Or how to cheat to win by rigging the system:
The GOP’s Genius Plan to Beat Obama in 2012
Republican state legislators in Pennsylvania are pushing a scheme that, if GOPers in other states follow their lead, could cause President Barack Obama to lose the 2012 election-not because of the vote count, but because of new rules. That’s not all: There’s no legal way for Democrats to stop them.
The problem for Obama, and the opportunity for Republicans, is the electoral college. Every political junkie knows that the presidential election isn’t a truly national contest; it’s a state-by-state fight, and each state is worth a number of electoral votes equal to the size of the state’s congressional delegation. (The District of Columbia also gets three votes.) There are 538 electoral votes up for grabs; win 270, and you’re the president.
Here’s the rub, though: Each state gets to determine how its electoral votes are allocated. Currently, 48 states and DC use a winner-take-all system in which the candidate who wins the popular vote in the state gets all of its electoral votes. Under the Republican plan-which has been endorsed by top GOPers in both houses of the state Legislature, as well as the governor, Tom Corbett-Pennsylvania would change from this system to one where each congressional district gets its own electoral vote. (Two electoral votes-one for each of the state’s two senators-would go to the statewide winner.)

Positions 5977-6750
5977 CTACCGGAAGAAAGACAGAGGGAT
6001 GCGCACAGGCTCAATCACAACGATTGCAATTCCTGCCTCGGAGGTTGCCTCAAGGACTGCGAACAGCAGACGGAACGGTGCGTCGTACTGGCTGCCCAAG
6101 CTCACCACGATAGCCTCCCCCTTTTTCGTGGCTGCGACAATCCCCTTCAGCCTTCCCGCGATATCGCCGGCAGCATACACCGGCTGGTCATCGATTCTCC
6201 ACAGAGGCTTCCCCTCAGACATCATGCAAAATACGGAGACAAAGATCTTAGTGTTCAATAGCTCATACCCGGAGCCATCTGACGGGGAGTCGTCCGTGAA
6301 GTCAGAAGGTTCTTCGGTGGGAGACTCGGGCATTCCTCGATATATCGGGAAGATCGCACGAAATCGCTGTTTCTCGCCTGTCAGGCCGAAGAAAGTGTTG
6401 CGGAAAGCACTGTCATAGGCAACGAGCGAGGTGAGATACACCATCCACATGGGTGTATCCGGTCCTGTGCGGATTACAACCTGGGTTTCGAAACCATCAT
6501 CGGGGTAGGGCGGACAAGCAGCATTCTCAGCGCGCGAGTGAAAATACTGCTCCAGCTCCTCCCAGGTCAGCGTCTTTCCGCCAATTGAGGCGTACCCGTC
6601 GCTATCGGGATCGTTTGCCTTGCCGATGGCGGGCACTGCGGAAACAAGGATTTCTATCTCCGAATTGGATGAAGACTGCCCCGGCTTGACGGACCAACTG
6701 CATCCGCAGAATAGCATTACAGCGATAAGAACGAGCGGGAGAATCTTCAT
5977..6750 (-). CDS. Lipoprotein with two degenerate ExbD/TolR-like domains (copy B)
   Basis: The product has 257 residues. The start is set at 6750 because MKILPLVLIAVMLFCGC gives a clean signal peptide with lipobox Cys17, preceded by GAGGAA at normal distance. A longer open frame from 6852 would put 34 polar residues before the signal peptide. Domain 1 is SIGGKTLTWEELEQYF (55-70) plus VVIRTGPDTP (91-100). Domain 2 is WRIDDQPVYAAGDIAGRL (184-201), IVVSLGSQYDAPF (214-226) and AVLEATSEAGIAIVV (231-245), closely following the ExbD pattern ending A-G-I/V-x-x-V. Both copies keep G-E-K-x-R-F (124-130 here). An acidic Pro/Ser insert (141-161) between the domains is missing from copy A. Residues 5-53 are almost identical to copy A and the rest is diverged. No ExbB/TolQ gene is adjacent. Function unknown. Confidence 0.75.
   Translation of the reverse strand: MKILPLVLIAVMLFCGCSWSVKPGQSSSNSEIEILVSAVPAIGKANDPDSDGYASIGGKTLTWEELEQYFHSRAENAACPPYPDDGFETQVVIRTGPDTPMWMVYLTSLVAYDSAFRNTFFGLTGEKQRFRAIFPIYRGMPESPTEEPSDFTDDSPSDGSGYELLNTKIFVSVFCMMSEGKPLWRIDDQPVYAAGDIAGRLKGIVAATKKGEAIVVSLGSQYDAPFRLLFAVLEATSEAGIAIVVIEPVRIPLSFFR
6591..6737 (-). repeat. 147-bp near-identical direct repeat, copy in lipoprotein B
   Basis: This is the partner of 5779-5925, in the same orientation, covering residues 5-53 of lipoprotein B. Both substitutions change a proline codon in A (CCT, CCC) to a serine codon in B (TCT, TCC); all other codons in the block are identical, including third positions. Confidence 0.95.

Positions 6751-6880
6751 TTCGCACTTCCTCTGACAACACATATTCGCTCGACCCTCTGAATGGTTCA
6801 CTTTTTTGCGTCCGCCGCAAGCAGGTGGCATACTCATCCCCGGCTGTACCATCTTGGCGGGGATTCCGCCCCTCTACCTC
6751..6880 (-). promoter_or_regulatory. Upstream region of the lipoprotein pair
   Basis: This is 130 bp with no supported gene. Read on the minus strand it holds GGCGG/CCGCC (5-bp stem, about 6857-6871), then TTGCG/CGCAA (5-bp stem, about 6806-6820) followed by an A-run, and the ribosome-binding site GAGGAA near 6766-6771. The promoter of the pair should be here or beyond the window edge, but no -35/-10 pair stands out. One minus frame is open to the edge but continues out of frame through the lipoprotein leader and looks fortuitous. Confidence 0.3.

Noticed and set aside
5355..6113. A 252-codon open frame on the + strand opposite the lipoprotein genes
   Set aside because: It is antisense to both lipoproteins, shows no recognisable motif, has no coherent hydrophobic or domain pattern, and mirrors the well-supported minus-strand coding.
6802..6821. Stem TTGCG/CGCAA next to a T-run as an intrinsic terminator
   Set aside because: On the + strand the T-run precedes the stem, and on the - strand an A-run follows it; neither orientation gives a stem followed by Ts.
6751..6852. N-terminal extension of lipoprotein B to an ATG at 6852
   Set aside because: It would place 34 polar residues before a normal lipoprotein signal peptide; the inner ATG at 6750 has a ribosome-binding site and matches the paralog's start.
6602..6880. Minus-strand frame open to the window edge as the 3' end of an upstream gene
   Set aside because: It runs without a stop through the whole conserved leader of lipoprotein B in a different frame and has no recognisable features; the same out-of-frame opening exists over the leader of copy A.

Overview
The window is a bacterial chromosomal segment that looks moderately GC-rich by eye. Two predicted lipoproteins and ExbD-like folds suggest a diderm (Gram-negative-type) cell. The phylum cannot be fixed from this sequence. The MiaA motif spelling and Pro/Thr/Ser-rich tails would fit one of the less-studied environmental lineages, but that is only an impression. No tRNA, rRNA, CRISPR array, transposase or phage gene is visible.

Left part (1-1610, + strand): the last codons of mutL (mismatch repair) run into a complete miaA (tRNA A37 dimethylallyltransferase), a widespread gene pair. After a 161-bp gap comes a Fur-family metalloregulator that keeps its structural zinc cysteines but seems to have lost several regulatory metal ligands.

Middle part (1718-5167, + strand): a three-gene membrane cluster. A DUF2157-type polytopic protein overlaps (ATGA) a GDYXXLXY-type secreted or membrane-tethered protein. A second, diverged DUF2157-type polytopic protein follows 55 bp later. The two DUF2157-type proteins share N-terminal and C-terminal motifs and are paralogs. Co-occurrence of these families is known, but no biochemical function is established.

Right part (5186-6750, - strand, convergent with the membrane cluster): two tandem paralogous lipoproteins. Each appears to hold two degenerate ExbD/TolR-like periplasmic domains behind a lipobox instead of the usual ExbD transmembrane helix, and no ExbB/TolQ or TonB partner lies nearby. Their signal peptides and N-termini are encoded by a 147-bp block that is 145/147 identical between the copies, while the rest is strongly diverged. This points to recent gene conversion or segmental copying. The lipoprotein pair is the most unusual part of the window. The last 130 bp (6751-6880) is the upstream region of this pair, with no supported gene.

Some Republicans in the House see a downside to this thus hitting a snag:
With next year’s presidential election expected to be hard-fought, even sapping some electoral support from Barack Obama in Pennsylvania could have a major impact on the national results. But to several Republicans in marginal districts, the plan has a catch: they’re worried that Democrats will move dollars and ground troops from solid blue districts to battlegrounds in pursuit of electoral votes – and in the process, knock off the Republicans currently in the seats.
Suburban Philadelphia Reps. Jim Gerlach, Pat Meehan and Mike Fitzpatrick have the most at stake, since all represent districts Democrats won in the last two presidential elections. They and the rest of the Republicans in the delegation are joining with National Republican Congressional Committee officials to respond and mobilize against the change.
“Any proposed change to the election laws shouldn’t be done under the radar,” Fitzpatrick told POLITICO. “If every vote matters, everyone should have a chance to discuss this.”
State GOP chairman Rob Gleason is also opposed to the plan.
As David Nir at Daily Kos points out the electoral college is unfair as it is but there is a solution:
(T)he only way to fight back is to push for the national popular vote, something which can be achieved via an interstate compact between states. The states in the compact would all award their EVs to the winner of the national vote, but the law would only take effect once enough states signed on (i.e., states with 270 electoral votes between them). Several states have already signed on (including big boppers like California and Illinois), and this way, no constitutional amendment is necessary.
If the GOP presses forward with their Pennsylvania plan, we’ll have to respond somehow, and I think the national popular vote is the best plan.
As John Aravosis at AMERICAblog notes:
If the Democrats tried this, the Republicans would be rioting in the street. They’re quite literally trying to steal the presidential election. How will the Democrats respond? The word feckless comes to mind.